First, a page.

Brunner defended her representation of the Crazy Horse Saloon by saying that its Constitutional rights had been infringed upon. The club was fighting a ballot proposition that effectively took its license away, and Brunner successfully argued that voters didn’t have the right to take away the license.

“I was starting my business at the time, I had three small children to support, and I was working solely on my own,” Brunner told the paper.

Despite Brunner’s justification, the story provides opponents with a ready-made campaign commercial if they need to use it. And the same goes for the FEC disclosure problems.

Fisher is the favorite, especially given that he banked $1.8 million at the end of March, while Brunner banked less than $80,000. But Democratic leaders are hoping he doesn’t have to deplete those funds before he gets to a general election matchup with former Rep. Rob Portman (R-Ohio), who has $7.6 million in the bank.

Job No. 1 is, of course, winning the primary at all.

Fisher has in recent days focused his public attacks on Portman. But he said on a conference call Wednesday that he is taking Brunner very seriously.

“I think that the primary is very competitive,” he said. “I continue to be focused on the issues that I think are as relevant in the primary as they are in the general election.”

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Report: Rep. Lynch could face primary challenge from labor official

Rep. Stephen Lynch (D-Mass.), himself a former local union president, could be facing a primary challenge from a labor official from the Bay State.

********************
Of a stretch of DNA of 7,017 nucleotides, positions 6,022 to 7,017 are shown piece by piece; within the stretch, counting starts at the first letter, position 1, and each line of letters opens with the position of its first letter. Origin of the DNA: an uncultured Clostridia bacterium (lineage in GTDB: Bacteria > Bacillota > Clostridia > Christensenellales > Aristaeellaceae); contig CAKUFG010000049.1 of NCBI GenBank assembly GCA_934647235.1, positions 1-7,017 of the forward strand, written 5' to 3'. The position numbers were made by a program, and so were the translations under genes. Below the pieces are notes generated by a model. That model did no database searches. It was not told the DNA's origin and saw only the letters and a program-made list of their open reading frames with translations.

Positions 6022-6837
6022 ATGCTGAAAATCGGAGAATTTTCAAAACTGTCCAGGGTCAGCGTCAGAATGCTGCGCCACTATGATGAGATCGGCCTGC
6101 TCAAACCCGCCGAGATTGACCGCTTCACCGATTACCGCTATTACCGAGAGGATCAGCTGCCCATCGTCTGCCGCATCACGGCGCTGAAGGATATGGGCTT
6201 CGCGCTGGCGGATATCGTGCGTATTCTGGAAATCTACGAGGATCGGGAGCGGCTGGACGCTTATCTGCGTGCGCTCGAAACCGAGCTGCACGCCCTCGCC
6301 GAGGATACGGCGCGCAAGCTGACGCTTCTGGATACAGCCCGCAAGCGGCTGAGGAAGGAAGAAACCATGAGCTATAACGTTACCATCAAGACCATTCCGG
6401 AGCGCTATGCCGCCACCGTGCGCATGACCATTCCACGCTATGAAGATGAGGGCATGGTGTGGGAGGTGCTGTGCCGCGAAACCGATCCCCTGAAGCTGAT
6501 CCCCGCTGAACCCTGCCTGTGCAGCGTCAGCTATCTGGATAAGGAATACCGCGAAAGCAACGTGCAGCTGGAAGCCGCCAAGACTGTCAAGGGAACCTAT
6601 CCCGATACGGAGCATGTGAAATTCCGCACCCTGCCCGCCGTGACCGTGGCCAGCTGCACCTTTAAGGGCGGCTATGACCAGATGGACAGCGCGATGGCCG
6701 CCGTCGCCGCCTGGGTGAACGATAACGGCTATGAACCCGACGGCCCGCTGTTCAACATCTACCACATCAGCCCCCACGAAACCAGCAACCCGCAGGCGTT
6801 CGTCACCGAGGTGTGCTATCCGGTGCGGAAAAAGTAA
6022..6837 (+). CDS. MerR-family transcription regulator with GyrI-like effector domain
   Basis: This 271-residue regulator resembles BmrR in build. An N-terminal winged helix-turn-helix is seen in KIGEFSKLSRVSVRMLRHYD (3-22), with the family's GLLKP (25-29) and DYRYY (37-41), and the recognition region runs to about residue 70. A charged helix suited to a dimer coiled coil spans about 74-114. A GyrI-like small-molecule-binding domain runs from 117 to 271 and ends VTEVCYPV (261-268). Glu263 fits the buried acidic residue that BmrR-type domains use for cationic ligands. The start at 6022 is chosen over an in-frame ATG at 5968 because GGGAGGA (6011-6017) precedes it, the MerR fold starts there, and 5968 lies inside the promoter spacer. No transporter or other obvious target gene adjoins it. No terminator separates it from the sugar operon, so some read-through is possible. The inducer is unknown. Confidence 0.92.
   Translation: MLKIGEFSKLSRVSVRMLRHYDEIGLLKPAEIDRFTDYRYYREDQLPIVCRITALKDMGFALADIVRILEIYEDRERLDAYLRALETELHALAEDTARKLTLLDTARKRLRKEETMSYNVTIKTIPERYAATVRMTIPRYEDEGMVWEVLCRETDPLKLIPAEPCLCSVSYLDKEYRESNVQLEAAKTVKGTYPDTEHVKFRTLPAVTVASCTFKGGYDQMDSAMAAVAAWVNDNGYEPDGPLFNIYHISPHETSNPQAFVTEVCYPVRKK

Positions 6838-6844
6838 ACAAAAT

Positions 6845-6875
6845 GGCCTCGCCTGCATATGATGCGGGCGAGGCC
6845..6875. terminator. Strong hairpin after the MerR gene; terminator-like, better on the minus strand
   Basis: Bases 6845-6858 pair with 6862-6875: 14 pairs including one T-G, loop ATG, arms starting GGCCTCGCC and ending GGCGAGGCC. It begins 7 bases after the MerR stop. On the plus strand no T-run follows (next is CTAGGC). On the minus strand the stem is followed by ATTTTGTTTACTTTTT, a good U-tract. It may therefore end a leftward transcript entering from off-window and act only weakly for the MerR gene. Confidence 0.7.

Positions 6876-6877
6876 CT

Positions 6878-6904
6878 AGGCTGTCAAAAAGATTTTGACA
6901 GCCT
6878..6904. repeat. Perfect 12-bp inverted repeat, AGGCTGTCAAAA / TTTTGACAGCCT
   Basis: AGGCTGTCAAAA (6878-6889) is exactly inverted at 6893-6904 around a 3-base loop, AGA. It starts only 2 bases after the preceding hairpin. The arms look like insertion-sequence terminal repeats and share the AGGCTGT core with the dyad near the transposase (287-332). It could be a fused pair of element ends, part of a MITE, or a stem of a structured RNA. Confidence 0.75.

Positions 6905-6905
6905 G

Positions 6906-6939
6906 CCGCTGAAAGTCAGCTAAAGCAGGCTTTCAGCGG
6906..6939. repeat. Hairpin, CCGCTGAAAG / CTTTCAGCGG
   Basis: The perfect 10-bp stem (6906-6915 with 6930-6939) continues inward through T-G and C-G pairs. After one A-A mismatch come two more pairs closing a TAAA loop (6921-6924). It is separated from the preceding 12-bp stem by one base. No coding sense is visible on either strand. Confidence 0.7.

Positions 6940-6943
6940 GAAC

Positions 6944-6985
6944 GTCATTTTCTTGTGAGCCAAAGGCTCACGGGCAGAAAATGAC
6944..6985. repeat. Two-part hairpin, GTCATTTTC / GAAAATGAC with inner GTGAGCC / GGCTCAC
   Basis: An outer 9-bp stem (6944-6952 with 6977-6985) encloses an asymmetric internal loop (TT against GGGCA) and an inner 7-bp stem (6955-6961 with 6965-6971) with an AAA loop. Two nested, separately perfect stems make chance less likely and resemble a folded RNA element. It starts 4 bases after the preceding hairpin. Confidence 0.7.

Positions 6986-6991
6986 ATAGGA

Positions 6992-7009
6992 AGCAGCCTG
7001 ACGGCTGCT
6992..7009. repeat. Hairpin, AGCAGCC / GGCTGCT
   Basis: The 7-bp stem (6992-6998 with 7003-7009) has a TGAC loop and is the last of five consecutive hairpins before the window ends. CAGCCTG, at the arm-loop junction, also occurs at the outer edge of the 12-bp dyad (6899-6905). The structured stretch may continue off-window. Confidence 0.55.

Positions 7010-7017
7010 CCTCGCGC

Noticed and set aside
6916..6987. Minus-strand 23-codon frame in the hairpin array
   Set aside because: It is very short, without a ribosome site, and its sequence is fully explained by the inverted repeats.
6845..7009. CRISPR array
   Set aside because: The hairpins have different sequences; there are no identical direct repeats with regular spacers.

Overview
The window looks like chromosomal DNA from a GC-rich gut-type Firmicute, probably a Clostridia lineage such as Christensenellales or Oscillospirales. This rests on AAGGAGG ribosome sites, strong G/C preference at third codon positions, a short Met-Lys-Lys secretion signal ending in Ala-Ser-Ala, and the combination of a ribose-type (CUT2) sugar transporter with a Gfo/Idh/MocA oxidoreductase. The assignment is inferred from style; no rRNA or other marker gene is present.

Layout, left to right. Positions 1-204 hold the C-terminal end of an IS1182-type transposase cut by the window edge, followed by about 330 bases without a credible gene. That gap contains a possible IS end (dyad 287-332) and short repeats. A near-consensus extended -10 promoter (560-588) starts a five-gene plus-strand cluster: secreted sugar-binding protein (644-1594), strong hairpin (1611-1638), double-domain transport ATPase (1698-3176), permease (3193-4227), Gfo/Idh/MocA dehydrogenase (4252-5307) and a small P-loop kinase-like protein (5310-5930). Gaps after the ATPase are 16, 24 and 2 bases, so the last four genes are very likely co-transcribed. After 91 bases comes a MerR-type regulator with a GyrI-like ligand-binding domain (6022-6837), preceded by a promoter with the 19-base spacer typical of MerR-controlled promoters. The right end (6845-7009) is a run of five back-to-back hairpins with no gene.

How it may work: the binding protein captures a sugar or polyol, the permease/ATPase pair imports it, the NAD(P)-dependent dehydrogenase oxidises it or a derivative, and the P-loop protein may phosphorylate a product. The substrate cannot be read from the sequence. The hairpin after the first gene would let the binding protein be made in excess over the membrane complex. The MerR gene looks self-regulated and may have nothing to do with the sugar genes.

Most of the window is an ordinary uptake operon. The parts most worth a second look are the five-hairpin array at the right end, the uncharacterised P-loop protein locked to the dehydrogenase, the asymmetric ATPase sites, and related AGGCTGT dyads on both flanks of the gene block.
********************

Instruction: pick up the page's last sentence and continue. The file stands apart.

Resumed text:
The Boston Globe reported Monday that Mac D'Alessandro, a regional political director for the large service worker's union SEIU, is seriously weighing a run against the sixth term lawmaker, who was the only Massachusetts Democrat to vote against the Democrats' healthcare bill last month.

Here is more from the Globe:

D’Alessandro, who has worked for the Service Employees International Union for nine years, downplayed the role that Lynch’s health care vote played in his decision to jump into the race, saying instead that he wants to bring a different voice to Capitol Hill.

“This is a personal decision for me, as a constituent, as someone who has progressive values,’’ he said. “This isn’t part of me being recruited, no, this is my wanting a stronger voice for the district, for my family and the other families.’’

Asked if he would have voted in favor of Obama’s health care reform bill, he said, “Absolutely.’’

“I’m going to be on the side of consumers and workers, and not on the side of health insurance companies and big banks,’’ he said.

But for now, he said, he is focused on getting on the ballot. “We’ll have more to say once we do that,’’ he said.

State Democratic Party chairman John Walsh welcomed the announcement of a potential new candidate for the state’s Ninth Congressional District, which includes parts of Boston and extends south of the city into Norfolk, Plymouth, and Bristol counties.

“I think it’s a sign of a healthy party that there’s a discussion and a debate,’’ Walsh said.

D'Alessandro has until May 4 to collect the 2,000 signatures necessary to appear on the ballot. Lynch already faces two opponents already, one a Republican and the other an independent.

Some liberal activists have encouraged primary challengers to run against Democrats who voted against the healthcare bill, another sign that the massive $940 billion new law will play a major role in the fall midterm elections.

Walsh told the Globe that the challlenge would be an “uphill fight’’ for D’Alessandro, but said its result is not a foregone conclusion.